Coupled with these architectural renovations, Maryknoll has installed energy efficient and water efficient appliances that include washing machines and dishwashers. Even lights have been gradually replaced with more efficient housings and bulbs.
“Our water usage is a big thing with sustainability,” added Vitiello. “We now use toilets that don’t [require] a lot of water, and showerheads that minimize the amount of water flow.”
Vitiello’s physical plant staff also is researching an update of the boiler heating system to improve the trapping of steam that will positively affect water efficiency.
“After the steam turns back to water, [the water will be captured and returned] to the boilers,” added Vitiello. “We don’t have to feed it (the boilers) with new water. We are reusing the water that goes through the system.”
Cleaning chores from laundry room to the print shop also have been placed on Maryknoll’s environmental improvement list.
The custodial services and event planning department has introduced biodegradable and other cleaning products approved by the Environmental Protection Agency. The change has reduced reliance on products that contain ammonia, bleach and phosphorous.
“We look for bio-based products that [are derived] from renewable resources,” said Mario Cerdas, the department manager, adding that ingredients are “from plants, fruits, soybeans, and corn…and that they are not harmful for the environment.”
Maryknoll uses low suds dye-free detergent for laundry and it stocks paper products, such as tissues and hand towels, that are bleach-free and consist of 80 percent recycled content. For trash, Maryknoll has switched from heavy density plastic liners to low density products to remove lightweight waste. Lower density liners use less fossil fuel in the manufacturing process. The society also recycles paper, cardboard, various plastics and metals.
Within the workplace, Maryknoll recently installed 32 Xerox network color copiers. The copiers use acid free paper and cartridge-free technologies that employ compact and non-toxic color solid ink sticks. The machines reduce the amount of copier office waste by 90 percent when compared with similar color laser products. During the conversion, more than 80 personal copiers already have been eliminated along with the annual use of roughly 400 ink cartridges.
For years, supporters of Maryknoll and its work in mission have witnessed the green initiative first hand and, literally, in their hands, with the bi-monthly delivery of Marykoll magazine and the Spanish-language Revista Maryknoll. During 1995, Maryknoll’s magazines were first printed on paper stock with recycled content and with recyclable soy based inks by the organization’s certified print shop, Times Printing of Random Lake, Wisconsin.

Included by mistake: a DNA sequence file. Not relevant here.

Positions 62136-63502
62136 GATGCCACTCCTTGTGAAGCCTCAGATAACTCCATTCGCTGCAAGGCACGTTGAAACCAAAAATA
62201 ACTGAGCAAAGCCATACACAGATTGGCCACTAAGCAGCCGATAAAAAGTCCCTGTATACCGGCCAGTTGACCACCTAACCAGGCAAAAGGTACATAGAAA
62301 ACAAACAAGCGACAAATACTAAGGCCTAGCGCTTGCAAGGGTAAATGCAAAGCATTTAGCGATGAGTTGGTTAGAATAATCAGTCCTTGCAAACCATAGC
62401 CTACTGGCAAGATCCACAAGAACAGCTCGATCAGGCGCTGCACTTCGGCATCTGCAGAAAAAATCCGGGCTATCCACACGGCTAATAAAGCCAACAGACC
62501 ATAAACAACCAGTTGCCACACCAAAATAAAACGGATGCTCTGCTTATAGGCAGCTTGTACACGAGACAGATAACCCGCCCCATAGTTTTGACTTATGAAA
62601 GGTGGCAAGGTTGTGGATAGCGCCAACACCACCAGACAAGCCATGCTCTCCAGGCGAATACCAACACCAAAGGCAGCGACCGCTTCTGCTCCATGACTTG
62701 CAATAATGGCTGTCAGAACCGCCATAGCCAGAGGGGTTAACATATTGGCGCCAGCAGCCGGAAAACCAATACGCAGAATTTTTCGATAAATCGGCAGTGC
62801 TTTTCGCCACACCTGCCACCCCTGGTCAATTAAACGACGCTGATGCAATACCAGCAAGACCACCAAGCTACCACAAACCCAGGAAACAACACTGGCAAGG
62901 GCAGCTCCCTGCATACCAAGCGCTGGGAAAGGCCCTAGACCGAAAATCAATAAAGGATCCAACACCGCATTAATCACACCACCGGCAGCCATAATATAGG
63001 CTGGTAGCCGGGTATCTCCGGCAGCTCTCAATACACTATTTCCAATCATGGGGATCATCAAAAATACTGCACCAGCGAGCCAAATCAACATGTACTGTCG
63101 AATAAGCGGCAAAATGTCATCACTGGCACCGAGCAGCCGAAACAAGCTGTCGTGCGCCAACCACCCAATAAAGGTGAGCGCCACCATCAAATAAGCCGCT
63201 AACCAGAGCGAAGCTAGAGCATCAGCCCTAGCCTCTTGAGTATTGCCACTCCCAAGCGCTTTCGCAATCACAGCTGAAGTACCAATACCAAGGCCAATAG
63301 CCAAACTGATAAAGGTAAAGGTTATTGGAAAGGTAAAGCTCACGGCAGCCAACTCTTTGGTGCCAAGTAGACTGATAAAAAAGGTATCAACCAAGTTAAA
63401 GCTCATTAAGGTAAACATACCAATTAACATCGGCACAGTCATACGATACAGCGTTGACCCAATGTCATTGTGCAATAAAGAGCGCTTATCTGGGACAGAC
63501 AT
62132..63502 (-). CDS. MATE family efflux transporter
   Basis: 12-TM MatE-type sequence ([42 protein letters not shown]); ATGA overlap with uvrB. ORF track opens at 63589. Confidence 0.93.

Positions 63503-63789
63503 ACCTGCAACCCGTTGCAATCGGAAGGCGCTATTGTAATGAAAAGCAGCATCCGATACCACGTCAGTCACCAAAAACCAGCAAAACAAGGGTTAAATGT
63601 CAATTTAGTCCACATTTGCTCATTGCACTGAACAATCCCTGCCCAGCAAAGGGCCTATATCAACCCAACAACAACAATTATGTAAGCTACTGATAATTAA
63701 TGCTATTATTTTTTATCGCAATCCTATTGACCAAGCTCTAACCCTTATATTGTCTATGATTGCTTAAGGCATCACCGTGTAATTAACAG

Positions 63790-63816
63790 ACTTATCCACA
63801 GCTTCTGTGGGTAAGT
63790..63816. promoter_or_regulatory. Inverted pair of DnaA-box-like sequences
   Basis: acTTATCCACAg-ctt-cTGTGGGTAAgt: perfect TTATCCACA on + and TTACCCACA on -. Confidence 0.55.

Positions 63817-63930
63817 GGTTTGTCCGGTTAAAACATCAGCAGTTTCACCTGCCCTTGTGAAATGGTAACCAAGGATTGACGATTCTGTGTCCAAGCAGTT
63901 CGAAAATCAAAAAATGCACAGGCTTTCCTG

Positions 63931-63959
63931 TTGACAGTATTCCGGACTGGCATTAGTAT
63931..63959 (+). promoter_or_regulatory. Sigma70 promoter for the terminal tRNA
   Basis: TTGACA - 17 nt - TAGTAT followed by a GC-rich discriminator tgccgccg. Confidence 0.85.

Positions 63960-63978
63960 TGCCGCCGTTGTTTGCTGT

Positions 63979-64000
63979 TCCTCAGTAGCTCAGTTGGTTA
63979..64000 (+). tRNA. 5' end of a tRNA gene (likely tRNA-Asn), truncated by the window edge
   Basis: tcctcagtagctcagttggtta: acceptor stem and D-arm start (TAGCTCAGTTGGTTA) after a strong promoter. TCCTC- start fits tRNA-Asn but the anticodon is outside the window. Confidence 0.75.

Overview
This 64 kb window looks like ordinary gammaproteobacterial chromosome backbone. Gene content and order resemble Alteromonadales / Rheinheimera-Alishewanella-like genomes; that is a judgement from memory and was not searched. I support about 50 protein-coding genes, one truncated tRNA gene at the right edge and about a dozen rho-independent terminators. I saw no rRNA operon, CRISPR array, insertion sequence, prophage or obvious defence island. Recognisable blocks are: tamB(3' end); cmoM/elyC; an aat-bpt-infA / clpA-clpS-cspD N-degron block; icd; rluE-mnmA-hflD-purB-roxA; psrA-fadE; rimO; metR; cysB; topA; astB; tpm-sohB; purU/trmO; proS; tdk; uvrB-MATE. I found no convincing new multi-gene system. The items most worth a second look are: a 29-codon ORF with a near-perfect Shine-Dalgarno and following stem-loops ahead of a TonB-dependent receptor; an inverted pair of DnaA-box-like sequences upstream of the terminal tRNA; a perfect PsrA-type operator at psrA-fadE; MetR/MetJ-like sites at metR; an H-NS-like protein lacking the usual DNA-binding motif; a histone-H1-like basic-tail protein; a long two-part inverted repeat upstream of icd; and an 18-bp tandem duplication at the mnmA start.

Paper stock for each issue is procured from land certified by the Forest Stewardship Council, which is part of the Rainforest Alliance. The process prevents destruction of valuable forests by encouraging reseeding and replanting.
In the print shop at Maryknoll, which creates smaller documents, prayer cards and fundraising mailers, the amount of caustic chemicals for cleaning the presses has been reduced for some of the equipment and totally abandoned for other machines. Recycled paper, soy and vegetable-based inks, and fewer toxic chemicals to clean machines now are found in the shop’s inventory.
In mission countries, many Maryknollers fulfill their work by traveling on mules, horses, or bicycles. Back home, when they are assigned to visit parishes and schools to educate Catholics about mission, they have started to rely on hybrid cars.
“We are constantly looking at the latest technology,” said Vitiello. “We’ve been buying hybrid cars and four cylinder vehicles along with smaller more compact cars.”
The Maryknoll green initiative also extends into partnerships with outside contractors such as Sodexo, the food supplier that provides 3,210 meals each week for more than 200 employees along with the Maryknoll Fathers and Brothers who live and work at the Maryknoll Mission Center. After a recent energy audit, Sodexo decided to revamp outdated procedures and invest in new energy efficient kitchen equipment that, over time, will exchange the investment for reduced energy costs.
“Historically, [environmental stewardship had] been taking place and I think that going forward keeping that movement of caring for the Earth, caring for the people is already there and it’s going to continue,” said Jan Golden, senior procurement manager at Marykoll. “It becomes second nature to people, especially here at the center in our everyday business work…and I do think people see it as part of the [Maryknoll] mission,” added Golden.
The reenergized commitment by Maryknoll leadership and its employees to conserve and protect the environment is an important part of the mission spirit fostered by the Maryknoll Fathers and Brothers. Stewardship is closely aligned with the commitment to help the poor and the underserved around the world.
“I’m very proud to be a part of Maryknoll’s commitment to be green [and] environmentally responsible,” concluded Agosta. “I am always amazed at their creativeness in finding new products, new ideas and new ways of keeping that in the forefront of their minds. And I am glad that I am able to say that we are making a difference.”